Did Iran attack Japanese oil tanker in Strait of Hormuz?

Some are pointing fingers at Iran, which has threatened to close off the strategic Strait of Hormuz in retaliation for sanctions, for denting a Japanese oil tanker this week. Some 40 percent of the world's oil shipments pass through the strait.

Mosab Omar/Reuters
The M Star Japanese oil tanker is seen at sea near Fujairah port in the United Arab Emirates July 29. The supertanker reported suffering an 'explosion' near the Strait of Hormuz oil shipping route may have hit a submarine or a mine, UAE port officials examining the ship said on Thursday.

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A sea mine may have been responsible for denting a 160,000-ton Japanese oil tanker in the Strait of Hormuz this week, investigators in the United Arab Emirates said Thursday, although the boat's owner maintains it was likely attacked.

There is still much conflicting speculation about what punched a large dent into the side of the M Star tanker, which was on its way back to Japan after filling up in the UAE. Earlier reports that a freak wave smacked the ship have been dismissed, while boat owner Mitsui O.S.K. Lines maintains that its vessel was probably attacked. (See company statement.)

Crewmen reported seeing a flash of light on the horizon just before an explosion.

Some are pointing fingers at Iran, as it carefully guards its territorial waters and laid thousands of floating mines for that purpose during the Iran-Iraq war – some of which remain today. This week's incident occurred near where five armed Iranian fast boats confronted a flotilla of US Navy ships in 2008 while on patrol about 12 miles from Iranian territory in the Strait of Hormuz, sparking a confrontation.

The M Star is currently being inspected at the UAE port of Fujairah. No oil has leaked from the ship since it was struck in the early hours of Wednesday morning in Omani waters. But the hull was found to be punctured about four meters above the waterline, reports The National in Dubai. The newspaper also quoted a local expert as saying that a collision was not a possibility, and another ruled out a rocket grenade attack.

Mustafa Alani, a senior adviser on terrorism and security at the Gulf Research Center in Dubai, said the damage to the ship’s starboard, near the stern, appeared to match that of a floating mine. Although sea mines were designed to cause more damage, one that was 20 years old would have lost some of its potency, he said.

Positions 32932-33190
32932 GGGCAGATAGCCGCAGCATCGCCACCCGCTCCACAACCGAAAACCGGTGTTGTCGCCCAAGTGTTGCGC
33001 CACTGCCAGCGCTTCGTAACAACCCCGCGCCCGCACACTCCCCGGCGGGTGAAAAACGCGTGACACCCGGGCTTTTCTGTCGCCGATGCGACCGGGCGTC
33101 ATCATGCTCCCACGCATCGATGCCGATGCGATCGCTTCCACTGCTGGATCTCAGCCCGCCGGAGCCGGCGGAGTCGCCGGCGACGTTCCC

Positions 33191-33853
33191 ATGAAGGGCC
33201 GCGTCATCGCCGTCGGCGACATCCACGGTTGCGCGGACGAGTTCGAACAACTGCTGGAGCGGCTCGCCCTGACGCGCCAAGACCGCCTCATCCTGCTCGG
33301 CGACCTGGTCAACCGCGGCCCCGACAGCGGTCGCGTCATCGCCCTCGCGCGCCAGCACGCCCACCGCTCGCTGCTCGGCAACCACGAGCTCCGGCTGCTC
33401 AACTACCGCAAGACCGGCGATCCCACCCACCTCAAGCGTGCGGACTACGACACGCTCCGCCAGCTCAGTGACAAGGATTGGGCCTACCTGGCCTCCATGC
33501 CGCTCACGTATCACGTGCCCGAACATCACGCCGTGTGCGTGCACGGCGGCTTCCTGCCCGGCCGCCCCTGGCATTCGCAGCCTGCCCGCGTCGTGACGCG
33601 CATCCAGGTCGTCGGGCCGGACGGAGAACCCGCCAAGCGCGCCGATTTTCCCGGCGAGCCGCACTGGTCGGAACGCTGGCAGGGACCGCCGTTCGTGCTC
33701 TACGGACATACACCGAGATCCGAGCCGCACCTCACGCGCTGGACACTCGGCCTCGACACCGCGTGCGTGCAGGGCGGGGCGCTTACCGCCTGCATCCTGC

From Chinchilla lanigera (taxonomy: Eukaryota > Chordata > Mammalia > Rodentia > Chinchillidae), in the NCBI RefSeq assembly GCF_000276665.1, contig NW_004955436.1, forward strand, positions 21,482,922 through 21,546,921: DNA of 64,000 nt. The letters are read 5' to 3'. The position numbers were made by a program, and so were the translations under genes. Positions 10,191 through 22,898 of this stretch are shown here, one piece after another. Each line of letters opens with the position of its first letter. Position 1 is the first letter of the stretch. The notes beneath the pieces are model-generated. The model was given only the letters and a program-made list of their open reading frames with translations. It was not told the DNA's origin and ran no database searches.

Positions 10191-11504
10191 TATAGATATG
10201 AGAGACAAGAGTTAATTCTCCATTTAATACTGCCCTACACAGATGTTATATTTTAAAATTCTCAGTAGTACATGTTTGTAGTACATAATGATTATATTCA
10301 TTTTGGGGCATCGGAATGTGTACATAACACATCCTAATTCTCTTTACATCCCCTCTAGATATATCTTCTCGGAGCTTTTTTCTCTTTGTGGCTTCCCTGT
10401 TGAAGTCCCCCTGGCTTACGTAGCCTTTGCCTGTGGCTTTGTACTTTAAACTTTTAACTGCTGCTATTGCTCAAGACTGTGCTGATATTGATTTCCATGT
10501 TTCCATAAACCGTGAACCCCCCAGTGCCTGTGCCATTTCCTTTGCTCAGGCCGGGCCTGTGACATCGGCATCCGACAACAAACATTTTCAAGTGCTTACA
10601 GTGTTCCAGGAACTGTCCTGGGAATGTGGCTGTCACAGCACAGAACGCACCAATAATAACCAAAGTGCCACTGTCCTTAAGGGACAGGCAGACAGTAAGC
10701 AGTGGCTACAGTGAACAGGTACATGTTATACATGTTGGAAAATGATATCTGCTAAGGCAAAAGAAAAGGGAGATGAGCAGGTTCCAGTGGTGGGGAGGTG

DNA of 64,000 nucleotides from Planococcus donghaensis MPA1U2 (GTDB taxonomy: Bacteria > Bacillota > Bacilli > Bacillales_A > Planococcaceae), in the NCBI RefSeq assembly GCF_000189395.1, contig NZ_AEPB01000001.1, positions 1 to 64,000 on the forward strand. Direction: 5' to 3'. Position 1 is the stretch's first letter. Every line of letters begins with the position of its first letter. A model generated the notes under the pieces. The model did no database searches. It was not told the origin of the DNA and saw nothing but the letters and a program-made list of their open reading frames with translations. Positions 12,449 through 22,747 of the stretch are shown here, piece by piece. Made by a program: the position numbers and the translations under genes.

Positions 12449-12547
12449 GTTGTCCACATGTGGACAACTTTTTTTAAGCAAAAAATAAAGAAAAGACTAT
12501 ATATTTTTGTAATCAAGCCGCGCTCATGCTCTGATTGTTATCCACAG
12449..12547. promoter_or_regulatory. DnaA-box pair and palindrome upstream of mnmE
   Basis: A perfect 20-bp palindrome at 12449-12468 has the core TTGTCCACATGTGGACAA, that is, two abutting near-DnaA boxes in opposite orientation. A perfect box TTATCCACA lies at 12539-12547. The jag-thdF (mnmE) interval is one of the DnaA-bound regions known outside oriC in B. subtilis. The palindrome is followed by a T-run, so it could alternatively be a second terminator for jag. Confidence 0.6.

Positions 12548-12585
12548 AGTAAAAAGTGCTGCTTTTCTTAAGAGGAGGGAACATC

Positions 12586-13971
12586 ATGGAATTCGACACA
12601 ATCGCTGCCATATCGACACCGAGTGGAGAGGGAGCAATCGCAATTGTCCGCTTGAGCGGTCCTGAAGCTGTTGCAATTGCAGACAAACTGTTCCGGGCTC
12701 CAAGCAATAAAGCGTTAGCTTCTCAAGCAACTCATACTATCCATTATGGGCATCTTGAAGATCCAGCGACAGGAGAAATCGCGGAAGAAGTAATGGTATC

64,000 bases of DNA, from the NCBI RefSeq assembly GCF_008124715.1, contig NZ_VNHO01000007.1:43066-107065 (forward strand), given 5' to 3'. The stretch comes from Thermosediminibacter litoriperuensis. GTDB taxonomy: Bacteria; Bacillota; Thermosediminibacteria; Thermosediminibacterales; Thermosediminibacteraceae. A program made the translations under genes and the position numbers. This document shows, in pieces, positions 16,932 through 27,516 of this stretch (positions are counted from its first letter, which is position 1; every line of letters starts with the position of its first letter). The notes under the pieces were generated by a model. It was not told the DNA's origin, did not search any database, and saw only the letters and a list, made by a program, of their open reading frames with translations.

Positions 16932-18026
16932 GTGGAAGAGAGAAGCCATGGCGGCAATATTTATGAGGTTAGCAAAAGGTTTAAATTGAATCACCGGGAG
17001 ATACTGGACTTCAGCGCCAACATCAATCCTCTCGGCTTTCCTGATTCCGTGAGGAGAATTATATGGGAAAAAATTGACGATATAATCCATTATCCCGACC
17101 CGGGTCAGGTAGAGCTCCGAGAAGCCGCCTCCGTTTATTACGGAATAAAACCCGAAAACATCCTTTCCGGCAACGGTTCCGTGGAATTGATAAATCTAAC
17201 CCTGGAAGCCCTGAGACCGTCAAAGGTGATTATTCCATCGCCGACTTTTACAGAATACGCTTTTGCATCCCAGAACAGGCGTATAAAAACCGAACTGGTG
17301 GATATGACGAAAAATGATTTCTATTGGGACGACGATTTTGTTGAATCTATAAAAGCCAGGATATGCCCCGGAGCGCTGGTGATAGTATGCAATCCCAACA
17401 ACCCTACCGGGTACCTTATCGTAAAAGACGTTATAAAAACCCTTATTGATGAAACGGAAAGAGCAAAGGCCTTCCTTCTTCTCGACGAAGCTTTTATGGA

“They tried to clear as many as possible, but there were many thousands put down during the Iran-Iraq war,” Mr. Alani said.

“It’s not a [rocket-propelled grenade]. The collapsed area, if it were an RPG, would be a round spot. There would be more blackness. It doesn’t look like there was a direct impact point, which you would see with an RPG.” The damage at the water level also indicated a mine, he added.

Japan’s English-language Daily Yomiuri quoted “a high-ranking Maritime Self-Defense Force firearms expert” as saying that a small boat collision was highly likely. But a Japanese Coast Guard official told the newspaper that, because the dent was higher than the water line, a collision seemed improbable. Siding with that view, the US Navy's 5th Fleet, which patrols the region, told The Associated Press it had ruled out a collision with any of its vessels.

A Reuters analysis argues that conditions at sea can make it difficult to determine precisely what happened in any given incident.

As with the sinking of a South Korean warship in March, the hijacking of the freighter Arctic Sea last year or even the Gulf of Tonkin incident that helped spark the Vietnam war, getting to the truth of what happened could prove hard or impossible. ...

"In international waters, it is always difficult to tell what happened," said Jonathan Wood, global issues analyst at Control Risks. "It could be an accident or it could be an attack. If you are an investor, there is not much you can do except sit and wait and watch the news and market reaction."

... Attacks on land are hard enough to probe, but at sea independent witnesses may be scarce, radar and satellite coverage patchy and physical evidence at the bottom of the sea.

Attacks are rare in the Strait of Hormuz, a passage through which 40 percent of the world’s oil is shipped. In 1987 a US-chartered tanker was struck by a mine near Fujairah amid the Iran-Iraq war, causing an oil spill, The Christian Science Monitor reported at the time. Shippers worried about the safety of their vessels in the Persian Gulf as Iraq stepped up attacks on its neighbor.

Now, Iranian threats to close off the strait in retaliation against economic sanctions may be a bigger threat. A senior Iranian official has warned that Tehran “will act correspondingly in the world's most strategic waterway if its enemies decide to make global shipping routes unsafe for the country's cargo ships,” the Fars News Agency reports, according to Press TV.

(Editor's Note: This article was corrected after publication. The Fars News Agency offers news in Farsi, not Arabic.)


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